Mike Pence, the vice president of the United States, has always been proud to put his faith on display. A born-again evangelical Christian, Pence previously explained that he gave his life to Jesus Christ and "that's changed everything."
It is his strong faith that also shaped the decisions he made as an adult as well as political stance on a number of issues like abortion.
"I sign this law with a prayer that God would continue to bless these precious children, mothers and families,"� Pence said as he signed an abortion bill that makes it illegal for a woman to abort a fetus because it has a disability like Down syndrome.
Recently, former White House political aide Omarosa Manigault revealed more about Pence's "extreme" beliefs on the reality show Big Brother. She told her roommates that Pence "thinks Jesus tells him to say things" and even as a Christian, she finds that "scary."
As soon as this information leaked, the media used it to attack Pence's religious convictions. The View co-host Joy Behar was among them.
On a recent episode of the daytime talk show, Behar made some controversial remarks when discussing Manigault's revelation about Pence.
"It's one thing to talk to Jesus. It's another thing when Jesus talks to you,"� the comedian said. "That's called mental illness if I'm not correct. Hearing voices."�
Behar's mocking comments did not bode well with many Christians, and according to watchdog group Media Research Center, ABC has since received more than 25,000 calls from people who had complaints about Behar's segment.
"Make no mistake, the slurs against the vice president's faith insult millions of Christians and are unacceptable. If there are no on-air apologies after this deplorable episode, Christians will tune out ABC programming across the board. And we will do our best to encourage it,"� MRC President Brent Bozell wrote in an open letter.
He threatened to reach out to advertisers of The View if an on-air apology isn't issued to Christians across the nation.
Now, Pence himself is firing back at Behar for her insensitive statement.
Pence addressed the issue during a new interview with Fox & Friends from the U.S.-Mexico border. The vice president explained to the show's co-host Ainsley Earheardt that he is "accustomed to criticism," but he "just couldn't be silent" this time.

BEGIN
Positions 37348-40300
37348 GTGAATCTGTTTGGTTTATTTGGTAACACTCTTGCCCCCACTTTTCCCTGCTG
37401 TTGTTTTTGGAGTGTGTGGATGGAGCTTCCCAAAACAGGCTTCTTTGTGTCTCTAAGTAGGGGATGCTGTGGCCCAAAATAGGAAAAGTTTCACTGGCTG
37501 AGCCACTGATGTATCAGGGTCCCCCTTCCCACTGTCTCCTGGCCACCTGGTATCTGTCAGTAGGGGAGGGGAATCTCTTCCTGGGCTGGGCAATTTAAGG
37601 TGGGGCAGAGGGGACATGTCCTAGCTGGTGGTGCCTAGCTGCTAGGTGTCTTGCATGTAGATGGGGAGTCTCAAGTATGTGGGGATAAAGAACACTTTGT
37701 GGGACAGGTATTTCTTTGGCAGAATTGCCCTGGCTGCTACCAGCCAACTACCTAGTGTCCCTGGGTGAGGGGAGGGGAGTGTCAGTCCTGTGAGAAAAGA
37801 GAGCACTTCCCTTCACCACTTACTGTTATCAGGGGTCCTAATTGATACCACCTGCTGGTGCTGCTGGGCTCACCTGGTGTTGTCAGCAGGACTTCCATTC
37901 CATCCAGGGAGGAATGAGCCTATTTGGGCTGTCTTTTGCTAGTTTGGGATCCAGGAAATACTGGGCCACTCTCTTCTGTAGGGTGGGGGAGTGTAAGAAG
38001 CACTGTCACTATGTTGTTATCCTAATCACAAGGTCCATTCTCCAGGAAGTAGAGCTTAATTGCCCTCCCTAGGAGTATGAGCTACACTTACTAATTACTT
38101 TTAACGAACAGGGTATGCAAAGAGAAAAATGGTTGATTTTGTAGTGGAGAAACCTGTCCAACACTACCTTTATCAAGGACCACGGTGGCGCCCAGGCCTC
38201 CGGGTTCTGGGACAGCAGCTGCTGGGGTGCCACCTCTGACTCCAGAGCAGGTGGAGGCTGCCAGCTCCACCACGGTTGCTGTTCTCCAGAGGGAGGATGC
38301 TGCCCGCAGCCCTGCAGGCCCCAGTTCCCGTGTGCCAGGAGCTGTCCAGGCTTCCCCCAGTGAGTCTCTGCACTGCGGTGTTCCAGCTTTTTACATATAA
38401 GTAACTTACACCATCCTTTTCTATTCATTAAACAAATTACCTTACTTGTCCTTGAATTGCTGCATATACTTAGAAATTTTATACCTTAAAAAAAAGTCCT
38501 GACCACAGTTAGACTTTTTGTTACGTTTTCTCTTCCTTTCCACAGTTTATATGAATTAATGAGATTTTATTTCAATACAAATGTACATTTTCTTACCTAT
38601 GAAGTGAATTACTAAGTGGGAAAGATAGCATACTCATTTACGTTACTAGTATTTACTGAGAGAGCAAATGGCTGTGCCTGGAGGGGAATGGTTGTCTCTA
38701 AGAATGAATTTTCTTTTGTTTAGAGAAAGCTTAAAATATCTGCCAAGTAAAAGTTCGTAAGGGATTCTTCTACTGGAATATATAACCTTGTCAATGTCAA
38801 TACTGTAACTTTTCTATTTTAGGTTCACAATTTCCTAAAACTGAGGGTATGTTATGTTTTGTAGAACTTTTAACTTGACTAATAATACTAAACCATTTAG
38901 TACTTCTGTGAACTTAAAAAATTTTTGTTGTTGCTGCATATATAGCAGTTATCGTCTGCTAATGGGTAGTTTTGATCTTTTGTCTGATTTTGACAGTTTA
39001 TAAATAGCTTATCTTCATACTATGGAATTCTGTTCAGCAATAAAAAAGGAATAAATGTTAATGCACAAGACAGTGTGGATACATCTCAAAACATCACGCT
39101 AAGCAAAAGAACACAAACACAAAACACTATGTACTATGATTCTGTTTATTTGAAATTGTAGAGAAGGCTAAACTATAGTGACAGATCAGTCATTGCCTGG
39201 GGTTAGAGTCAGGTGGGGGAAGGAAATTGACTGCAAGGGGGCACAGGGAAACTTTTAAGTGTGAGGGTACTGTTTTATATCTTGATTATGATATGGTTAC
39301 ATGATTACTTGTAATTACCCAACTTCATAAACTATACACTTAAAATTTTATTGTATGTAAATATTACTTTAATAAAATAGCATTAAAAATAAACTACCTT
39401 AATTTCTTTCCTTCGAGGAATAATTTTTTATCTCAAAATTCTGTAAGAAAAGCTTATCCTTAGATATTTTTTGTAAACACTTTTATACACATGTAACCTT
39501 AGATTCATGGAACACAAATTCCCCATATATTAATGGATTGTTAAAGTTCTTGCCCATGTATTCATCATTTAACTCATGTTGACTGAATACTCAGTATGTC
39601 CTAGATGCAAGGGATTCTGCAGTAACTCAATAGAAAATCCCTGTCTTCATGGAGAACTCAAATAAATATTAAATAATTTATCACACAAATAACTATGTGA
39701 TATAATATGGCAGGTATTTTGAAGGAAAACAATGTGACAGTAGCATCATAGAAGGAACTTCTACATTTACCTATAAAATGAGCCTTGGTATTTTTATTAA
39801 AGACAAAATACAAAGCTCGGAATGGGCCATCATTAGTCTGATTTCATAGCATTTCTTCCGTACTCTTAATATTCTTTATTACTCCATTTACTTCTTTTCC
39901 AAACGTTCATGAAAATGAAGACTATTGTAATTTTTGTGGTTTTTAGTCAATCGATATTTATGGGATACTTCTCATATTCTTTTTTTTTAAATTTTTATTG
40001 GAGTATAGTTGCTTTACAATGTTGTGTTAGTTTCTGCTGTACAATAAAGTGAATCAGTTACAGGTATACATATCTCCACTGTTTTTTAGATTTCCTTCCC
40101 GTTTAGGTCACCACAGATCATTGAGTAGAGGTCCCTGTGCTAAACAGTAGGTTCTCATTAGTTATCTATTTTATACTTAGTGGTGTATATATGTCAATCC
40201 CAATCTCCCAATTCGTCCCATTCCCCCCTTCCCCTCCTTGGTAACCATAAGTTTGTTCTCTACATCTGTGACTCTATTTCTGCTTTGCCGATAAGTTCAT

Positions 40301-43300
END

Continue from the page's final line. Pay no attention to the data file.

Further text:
Pence, didn't mention Behar's name, but he did confirm that he heard that a host on the ABC show described his faith as a "mental illness."
"People of all different faith traditions, they cherish their faith in God,"� Pence said. "And to have ABC have a forum that spoke in such demeaning terms, I think it's evidence of how out of touch some in the mainstream media are with the faith and values of the American people."�
Although this is the first time that Pence has addressed Behar's joke in detail, he did previously comment on it in an interview with Axios founder Mike Allen. At the time, he called the remarks "an insult, not to me, but to the vast majority of the American people who, like me, cherish their faith."
Earhardt's co-host, Brian Kilmeade, came to Pence's defense by pointing out that Oprah's believes aren't all that different from the vice president's but she was never mocked for it. Kilmeade referred to an instance during Oprah's 60 Minutes interview when she said "If God actually wanted me to run [for presidency], wouldn't God kind of tell me? And I haven't heard that."
"Really? So is Oprah Winfrey also mentally ill?"� Kilmeade asked.
Behar has yet to issue an apology, but when asked by her co-host Whoppi Goldberg if she really believes Christians are mentally ill, she responded with "of course not."
Behar then explained that many of her friends and family are Christian and she did not take the comment seriously. She said, "I don't mean to offend people, but apparently I keep doing it. It was a joke. Comedians are in danger these days."�
Did Behar take her joke too far? Let is know in the comments!